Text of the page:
Court Rebuffs Challenge of Connecticut Liquor Laws

MANHATTAN (CN) – A liquor chain that challenged Connecticut’s liquor laws as out of step with the 21st century failed Wednesday to secure a reversal that would put its antitrust suit back on track.

Affirming the dismissal of the case by Total Wine & More, which has four locations in the Nutmeg State, the Second Circuit ruled that the minimum-bottle pricing and other restrictions by Connecticut on liquor sales compel “only vertical pricing arrangements among private actors.” 

This means they are not pre-empted by federal law, U.S. Circuit Judge Paul Engelmayer wrote for a three-person panel.

U.S. District Judge Janet Hall dismissed Total Wine’s initial case back in 2017, refusing to consider the fairness of Connecticut’s liquor rules when it comes to consumers.

 “Whether or not the statutory and regulatory scheme implemented by the state of Connecticut is wise is not a question for this court,” Hall had said in a footnote. 

In support of its claim that the regulatory scheme promotes vertical price fixing, Total Wine attached data tables to its 2016 complaint to show “that, over long periods, … wholesalers often have charged the same amount for each alcoholic beverage product — e.g., Bombay Sapphire, Grey Goose, Jose Cuervo Gold — and have adjusted prices in lockstep.” 

It argued the prices exceed what the competitive market would produce.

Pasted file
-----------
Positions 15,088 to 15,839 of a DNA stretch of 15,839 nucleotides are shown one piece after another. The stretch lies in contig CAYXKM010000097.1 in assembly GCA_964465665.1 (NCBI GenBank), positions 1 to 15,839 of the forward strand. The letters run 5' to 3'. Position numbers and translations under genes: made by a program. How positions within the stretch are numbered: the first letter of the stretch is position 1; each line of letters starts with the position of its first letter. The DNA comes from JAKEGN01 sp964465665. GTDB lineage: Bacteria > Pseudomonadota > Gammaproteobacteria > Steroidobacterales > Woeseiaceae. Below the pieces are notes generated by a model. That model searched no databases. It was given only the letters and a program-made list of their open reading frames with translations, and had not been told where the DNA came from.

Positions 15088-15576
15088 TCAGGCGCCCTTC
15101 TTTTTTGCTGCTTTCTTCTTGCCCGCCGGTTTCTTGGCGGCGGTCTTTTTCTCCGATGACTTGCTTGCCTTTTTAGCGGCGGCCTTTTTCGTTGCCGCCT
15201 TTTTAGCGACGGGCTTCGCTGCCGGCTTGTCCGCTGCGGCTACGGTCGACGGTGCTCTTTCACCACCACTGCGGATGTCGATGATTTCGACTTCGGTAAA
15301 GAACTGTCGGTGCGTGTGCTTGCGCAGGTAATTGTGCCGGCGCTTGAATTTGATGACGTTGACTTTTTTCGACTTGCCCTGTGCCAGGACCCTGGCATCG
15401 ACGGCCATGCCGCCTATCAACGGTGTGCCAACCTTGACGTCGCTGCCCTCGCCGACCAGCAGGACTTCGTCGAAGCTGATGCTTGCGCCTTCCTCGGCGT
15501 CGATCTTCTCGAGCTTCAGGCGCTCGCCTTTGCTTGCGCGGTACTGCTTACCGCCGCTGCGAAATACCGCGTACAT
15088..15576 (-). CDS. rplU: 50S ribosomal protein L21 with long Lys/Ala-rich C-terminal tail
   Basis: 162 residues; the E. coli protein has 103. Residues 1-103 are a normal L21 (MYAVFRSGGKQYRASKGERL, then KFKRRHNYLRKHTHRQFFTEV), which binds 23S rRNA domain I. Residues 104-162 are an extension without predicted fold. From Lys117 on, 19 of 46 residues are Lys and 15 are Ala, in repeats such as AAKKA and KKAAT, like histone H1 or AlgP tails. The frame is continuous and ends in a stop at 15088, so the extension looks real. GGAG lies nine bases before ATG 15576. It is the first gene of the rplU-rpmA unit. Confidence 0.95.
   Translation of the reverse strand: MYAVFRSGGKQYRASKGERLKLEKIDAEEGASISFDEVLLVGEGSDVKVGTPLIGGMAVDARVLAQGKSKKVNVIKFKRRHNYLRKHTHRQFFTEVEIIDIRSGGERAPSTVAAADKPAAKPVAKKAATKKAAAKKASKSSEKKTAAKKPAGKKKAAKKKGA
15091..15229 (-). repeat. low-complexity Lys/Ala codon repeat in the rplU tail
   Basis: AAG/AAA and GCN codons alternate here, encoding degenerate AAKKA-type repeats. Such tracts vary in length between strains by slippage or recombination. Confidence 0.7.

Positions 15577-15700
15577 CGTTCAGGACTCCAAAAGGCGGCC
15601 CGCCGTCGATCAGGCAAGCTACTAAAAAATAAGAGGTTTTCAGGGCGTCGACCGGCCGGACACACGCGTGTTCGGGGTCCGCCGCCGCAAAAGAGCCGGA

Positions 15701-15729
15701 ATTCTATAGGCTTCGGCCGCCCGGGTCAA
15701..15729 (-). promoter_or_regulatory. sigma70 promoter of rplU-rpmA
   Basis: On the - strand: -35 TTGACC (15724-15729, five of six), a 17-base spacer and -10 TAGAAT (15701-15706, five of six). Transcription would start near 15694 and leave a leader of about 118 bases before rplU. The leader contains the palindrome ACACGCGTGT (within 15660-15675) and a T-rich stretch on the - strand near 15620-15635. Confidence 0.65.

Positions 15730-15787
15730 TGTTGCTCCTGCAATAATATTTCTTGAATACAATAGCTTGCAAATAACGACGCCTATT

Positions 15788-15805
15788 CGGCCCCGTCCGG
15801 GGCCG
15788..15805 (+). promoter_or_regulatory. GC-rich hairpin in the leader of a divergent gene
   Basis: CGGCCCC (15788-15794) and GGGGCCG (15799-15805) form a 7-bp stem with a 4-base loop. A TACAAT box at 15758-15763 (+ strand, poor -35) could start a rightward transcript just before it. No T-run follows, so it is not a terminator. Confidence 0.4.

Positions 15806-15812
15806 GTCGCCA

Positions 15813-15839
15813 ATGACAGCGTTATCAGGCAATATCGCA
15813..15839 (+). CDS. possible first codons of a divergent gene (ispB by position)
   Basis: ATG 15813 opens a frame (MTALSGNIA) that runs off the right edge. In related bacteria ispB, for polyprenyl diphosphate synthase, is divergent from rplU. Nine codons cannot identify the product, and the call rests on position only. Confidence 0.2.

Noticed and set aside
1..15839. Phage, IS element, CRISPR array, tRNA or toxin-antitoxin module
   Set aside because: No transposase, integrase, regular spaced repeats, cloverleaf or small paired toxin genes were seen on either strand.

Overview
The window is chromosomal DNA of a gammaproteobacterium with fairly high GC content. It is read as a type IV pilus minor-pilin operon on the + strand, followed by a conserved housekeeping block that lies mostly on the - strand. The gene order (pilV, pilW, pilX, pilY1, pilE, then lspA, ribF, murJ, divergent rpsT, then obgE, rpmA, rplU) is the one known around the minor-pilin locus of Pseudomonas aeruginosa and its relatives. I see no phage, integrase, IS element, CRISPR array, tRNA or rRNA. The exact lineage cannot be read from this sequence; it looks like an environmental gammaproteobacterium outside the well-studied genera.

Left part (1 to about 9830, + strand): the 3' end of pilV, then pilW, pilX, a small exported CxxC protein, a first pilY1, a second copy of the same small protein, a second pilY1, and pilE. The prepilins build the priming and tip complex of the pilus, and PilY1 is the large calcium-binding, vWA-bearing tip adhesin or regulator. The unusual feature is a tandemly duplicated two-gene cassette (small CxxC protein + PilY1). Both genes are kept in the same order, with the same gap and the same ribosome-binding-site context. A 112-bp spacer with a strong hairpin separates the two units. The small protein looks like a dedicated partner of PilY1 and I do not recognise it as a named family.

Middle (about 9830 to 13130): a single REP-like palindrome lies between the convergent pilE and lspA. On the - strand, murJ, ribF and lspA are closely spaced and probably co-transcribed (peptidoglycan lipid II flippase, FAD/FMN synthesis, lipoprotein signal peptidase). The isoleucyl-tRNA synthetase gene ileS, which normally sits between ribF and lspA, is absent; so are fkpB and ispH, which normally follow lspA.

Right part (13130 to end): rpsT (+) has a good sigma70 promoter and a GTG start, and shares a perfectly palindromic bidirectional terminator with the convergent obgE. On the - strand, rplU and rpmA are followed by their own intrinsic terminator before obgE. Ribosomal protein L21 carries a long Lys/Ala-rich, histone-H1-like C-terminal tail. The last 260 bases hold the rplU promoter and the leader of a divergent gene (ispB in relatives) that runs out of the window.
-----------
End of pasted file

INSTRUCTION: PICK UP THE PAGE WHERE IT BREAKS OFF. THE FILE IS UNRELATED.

These allegations are quoted in Wednesday’s ruling: “Citing a study, Total Wine alleged that Connecticut’s regulatory scheme ‘result[s] in retail prices for wine and spirits in Connecticut that are as much as 24% higher than prices offered for identical products in the surrounding states.’”

Total Wine wanted to offer steeper discounts to its customers, but claimed that Connecticut’s liquor laws made this illegal. 

Under Connecticut’s laws and regulations package stores can’t sell a bottle of alcohol for less than the “bottle price” set by wholesalers and posted each month. It’s a system that allows smaller stores to hold their prices close to the ones available at larger retailers. 

Carroll Hughes, president of the Connecticut Package Store Association, has argued that eliminating the minimum-bottle price would cause at least 600 package stores and 10 manufacturers of specialty spirit products to lose their businesses.

Connecticut lawmakers like Rep. Michael D’Agostino, who co-chairs the General Law Committee, said Wednesday that he was disappointed in the decision and he hopes that Total Wine & More appeals the challenge to the U.S. Supreme Court.

He said Connecticut’s legislature will tackle rewriting its liquor laws next year.  They were waiting for the court to issue a decision before deciding whether to debate the issue again.

A spokesman for Total Wine & More did not immediately returns calls and emails for comment.

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